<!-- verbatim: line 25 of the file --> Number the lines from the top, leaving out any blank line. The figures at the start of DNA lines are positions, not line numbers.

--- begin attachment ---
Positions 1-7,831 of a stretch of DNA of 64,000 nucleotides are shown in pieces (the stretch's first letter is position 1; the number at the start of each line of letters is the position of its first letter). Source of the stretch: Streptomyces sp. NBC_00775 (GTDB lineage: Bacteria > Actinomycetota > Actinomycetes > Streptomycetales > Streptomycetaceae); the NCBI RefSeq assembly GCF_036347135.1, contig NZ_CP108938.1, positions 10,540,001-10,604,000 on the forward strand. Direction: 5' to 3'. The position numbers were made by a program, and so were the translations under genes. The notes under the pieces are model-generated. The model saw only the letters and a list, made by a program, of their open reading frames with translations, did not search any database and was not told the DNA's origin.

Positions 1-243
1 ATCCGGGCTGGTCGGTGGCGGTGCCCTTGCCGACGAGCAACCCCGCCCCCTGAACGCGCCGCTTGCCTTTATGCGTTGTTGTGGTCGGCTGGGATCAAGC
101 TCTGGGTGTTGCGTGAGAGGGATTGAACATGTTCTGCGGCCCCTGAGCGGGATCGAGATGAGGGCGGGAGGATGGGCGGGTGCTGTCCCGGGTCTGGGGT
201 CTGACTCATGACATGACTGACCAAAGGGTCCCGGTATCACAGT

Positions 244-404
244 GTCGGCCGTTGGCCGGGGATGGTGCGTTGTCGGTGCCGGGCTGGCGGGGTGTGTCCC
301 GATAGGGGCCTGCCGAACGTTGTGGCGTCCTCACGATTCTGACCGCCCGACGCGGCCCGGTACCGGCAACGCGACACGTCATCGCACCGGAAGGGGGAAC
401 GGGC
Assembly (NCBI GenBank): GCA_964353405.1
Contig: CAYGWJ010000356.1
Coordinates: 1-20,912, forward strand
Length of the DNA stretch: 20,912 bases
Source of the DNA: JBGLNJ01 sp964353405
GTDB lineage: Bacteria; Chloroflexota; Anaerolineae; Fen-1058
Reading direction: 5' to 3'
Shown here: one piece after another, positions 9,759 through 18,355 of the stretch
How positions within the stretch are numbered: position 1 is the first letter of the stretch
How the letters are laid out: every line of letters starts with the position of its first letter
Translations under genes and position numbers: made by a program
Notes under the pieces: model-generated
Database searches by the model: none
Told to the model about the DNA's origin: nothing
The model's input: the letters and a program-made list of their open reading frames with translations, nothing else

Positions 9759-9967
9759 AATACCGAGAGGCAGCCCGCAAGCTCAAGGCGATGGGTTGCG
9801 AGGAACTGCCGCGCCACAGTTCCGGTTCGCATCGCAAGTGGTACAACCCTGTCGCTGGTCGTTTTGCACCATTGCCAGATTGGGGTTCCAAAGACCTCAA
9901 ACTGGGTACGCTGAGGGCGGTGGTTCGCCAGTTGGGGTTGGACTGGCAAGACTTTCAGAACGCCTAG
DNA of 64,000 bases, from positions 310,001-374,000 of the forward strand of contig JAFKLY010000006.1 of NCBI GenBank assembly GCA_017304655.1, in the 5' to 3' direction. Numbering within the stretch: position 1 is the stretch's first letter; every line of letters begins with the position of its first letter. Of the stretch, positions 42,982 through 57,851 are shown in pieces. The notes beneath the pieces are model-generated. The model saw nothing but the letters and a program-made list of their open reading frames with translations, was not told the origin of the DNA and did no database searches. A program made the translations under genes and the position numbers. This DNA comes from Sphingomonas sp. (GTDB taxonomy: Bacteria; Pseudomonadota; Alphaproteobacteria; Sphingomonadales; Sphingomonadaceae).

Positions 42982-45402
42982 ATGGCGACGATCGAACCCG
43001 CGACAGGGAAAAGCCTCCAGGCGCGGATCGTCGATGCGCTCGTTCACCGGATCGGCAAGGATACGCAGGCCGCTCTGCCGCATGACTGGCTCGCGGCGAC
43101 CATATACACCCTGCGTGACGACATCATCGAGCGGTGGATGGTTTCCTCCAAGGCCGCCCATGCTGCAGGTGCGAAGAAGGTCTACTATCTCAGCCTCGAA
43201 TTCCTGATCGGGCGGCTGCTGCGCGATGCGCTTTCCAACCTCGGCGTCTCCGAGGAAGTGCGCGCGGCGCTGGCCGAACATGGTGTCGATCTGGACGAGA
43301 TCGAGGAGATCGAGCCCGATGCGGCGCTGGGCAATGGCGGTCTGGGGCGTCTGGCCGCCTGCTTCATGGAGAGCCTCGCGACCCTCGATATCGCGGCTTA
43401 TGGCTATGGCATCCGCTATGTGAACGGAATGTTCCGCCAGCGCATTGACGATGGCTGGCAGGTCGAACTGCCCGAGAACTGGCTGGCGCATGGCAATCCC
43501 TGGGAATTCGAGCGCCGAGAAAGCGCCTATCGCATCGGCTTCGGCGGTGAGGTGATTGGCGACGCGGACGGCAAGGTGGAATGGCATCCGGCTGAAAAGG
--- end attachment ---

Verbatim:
Positions 9759-9967